Meeting place still a secret

NEW YORK -- The next round of NHL talks were scheduled
quickly and will be held quietly.

Just over three weeks after the hockey season was canceled, the
league and the players' association will return to the bargaining
table Friday, a source with knowledge of the discussions told The
Associated Press on condition of anonymity.

But everything else about the meeting is still a secret.

"We intend to treat it confidentially because we don't see the
need or the benefit of media scrutiny or glare on this meeting,"
NHL chief legal officer Bill Daly said Wednesday at the World
Congress of Sports.

Daly and players' association senior director Ted Saskin took
part in a labor-related panel at the conference, but the
negotiators talked more at each other than to one another.

They will, however, be back at the bargaining table soon, along
with their bosses: commissioner Gary Bettman and union executive
director Bob Goodenow.

"Depending on the approach taken, that will impact how it moves
forward," Saskin said.

Daly and Saskin answered questions separately Wednesday, and
stated and debated their respective positions. The sides haven't
met for negotiations since Feb. 19, three days after Bettman
canceled the season.

"I'm not prepared to give you an agenda, but a lot of it will
be determined once we get in the room," Daly said. "I think
there's a lot of uncertainty as to what the position of the union
will be and whether they have an interest in doing a deal."

The NHL invited the players' association back to the table last
week and a meeting was set up shortly after. The league has taken
more of an interest in restarting talks sooner rather than later
because it would like to have a deal in place to hold the June
draft on time and get its relaunch plan under way.

Players wanted to take more of a break. They have less of an
incentive to get back to the table now because they are not due to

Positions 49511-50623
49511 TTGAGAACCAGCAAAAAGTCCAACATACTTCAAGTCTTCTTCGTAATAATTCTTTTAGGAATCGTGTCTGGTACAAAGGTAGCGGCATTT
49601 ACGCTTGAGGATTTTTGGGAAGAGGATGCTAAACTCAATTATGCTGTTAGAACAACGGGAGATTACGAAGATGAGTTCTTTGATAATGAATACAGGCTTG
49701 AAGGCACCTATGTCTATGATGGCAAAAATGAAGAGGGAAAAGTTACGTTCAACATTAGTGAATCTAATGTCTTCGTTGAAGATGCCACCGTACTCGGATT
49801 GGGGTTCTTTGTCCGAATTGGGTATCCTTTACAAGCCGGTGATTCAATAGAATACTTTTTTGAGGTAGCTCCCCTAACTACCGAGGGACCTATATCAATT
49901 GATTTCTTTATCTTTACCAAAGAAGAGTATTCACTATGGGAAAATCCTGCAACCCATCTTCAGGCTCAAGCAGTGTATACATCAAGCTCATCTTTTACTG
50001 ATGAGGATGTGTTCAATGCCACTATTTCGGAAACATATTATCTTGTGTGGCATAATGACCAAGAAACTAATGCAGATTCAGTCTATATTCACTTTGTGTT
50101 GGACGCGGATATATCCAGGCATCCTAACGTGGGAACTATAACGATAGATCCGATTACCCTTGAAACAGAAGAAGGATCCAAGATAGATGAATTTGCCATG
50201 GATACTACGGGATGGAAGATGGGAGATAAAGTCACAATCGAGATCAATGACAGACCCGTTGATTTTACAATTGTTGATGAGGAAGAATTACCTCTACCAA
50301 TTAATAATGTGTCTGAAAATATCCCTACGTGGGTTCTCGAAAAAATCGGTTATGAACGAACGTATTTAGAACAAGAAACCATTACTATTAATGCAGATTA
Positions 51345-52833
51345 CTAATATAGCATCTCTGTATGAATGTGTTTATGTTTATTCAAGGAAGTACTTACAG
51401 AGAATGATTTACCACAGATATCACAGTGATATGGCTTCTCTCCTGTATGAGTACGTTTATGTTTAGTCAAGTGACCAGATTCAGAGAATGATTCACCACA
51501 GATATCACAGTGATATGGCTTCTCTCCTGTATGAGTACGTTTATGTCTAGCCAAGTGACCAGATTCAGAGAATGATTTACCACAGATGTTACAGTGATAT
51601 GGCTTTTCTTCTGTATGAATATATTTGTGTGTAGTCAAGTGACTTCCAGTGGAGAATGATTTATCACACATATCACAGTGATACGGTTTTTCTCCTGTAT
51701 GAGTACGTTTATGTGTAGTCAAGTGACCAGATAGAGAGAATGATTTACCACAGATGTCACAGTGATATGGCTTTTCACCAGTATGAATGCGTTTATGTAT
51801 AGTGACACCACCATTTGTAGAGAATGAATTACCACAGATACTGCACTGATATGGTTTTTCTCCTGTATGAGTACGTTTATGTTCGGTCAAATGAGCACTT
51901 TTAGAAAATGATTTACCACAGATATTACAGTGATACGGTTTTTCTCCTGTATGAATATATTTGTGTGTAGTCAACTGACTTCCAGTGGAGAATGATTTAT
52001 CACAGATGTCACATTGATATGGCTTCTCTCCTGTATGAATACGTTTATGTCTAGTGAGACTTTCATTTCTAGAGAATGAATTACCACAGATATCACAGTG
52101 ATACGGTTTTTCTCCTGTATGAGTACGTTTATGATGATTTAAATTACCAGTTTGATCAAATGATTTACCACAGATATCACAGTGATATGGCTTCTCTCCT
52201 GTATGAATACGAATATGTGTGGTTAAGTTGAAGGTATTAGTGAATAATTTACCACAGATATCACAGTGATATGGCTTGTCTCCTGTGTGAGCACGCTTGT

be paid again until next season.

No proposals are expected to be exchanged Friday. All previous
offers are off the table, including the league's decision to drop
its demand for cost certainty and the union's willingness to accept
a salary cap in return.

"When we're just coming off the cancellation of the season, it
would not be appropriate to just get in and start firing
proposals," Saskin said before flying home to Toronto. "Certainly
a lot has been learned over the last few years and I think people
understand the hot buttons, they understand the issues that might
lead to progress and might not."

Bettman reiterated Wednesday that the league is committed to
starting next season on time and with a collective bargaining
agreement with the union. But if that doesn't occur, he will
consider using replacement players to ensure there is hockey in the

"We have lots of options, and obviously that is one of them,"
Bettman said.

The sale of all 30 teams to an investment firm and a sports
advisory company isn't a likely one. The group offered to buy the
league for what Bettman called "an opening bid" of $3.3 billion.
But every team would have to agree, and so far aren't willing to do

"The fact of the matter is I believe the offer would be more
sizable if, in fact, the owners were seriously interested in
pursuing it," Bettman said.

The pursuit is still in trying to find a way to make a deal to
end the lockout. The NHL is already dealing with the stigma of
being the first major sports league to lose a full season to a
labor dispute.

Bettman tried to convey the message that the NHL is still quite
viable, but he put it ahead of only lesser leagues such as the
Arena Football League.

"Before the work stoppage we were a $2.1 billion business.
Other than basketball, football and baseball, among the team
sports, there's nobody close to us," he said.

And that's how the sides want to keep things this week. Both are
concealing details of the meeting that will set the tone for talks
expected to continue into the summer.

"We've had secret meetings, we've had public meetings -- all of
which hasn't worked to date," Saskin said. "Maybe we have to
reassess how we approach it. I think there is a well-deserved
feeling among a lot of fans that they're kind of fed up with
watching negotiations unfold in public. They'd rather hear us
announce that we've made some progress and that we're on our way to
getting a deal than just keep hearing that we haven't made any

"So maybe it will serve the process better if we can keep
things on a quieter scale."